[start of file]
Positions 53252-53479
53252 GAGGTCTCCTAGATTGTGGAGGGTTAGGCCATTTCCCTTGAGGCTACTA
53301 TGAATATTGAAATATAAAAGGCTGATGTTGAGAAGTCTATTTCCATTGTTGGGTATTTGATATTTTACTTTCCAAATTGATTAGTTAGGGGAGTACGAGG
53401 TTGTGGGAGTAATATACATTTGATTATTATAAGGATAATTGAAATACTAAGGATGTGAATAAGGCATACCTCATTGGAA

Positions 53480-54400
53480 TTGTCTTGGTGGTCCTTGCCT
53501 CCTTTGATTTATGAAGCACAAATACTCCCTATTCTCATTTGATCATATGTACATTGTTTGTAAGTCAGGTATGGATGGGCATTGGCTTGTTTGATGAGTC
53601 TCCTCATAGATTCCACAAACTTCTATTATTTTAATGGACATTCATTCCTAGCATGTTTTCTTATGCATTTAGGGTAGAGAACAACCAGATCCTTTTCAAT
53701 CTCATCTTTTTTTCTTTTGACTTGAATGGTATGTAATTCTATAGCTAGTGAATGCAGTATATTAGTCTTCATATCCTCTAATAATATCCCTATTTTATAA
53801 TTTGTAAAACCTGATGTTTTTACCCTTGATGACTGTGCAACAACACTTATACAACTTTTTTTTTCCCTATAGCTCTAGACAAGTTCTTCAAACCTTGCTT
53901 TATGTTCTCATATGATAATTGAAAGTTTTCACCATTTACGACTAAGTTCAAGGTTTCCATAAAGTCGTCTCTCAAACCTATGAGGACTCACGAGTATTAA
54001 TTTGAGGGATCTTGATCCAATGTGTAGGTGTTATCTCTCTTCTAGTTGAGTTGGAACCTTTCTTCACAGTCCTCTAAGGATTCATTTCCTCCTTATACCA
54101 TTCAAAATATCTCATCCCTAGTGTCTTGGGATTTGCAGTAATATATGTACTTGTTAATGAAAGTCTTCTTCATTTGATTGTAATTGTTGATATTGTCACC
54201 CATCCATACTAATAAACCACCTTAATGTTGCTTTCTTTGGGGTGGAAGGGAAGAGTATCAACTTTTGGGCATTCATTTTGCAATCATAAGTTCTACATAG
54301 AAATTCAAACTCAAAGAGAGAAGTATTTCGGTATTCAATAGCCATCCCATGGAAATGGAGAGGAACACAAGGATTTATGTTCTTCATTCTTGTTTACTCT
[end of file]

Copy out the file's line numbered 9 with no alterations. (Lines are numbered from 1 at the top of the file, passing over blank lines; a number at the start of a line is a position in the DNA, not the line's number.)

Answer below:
53701 CTCATCTTTTTTTCTTTTGACTTGAATGGTATGTAATTCTATAGCTAGTGAATGCAGTATATTAGTCTTCATATCCTCTAATAATATCCCTATTTTATAA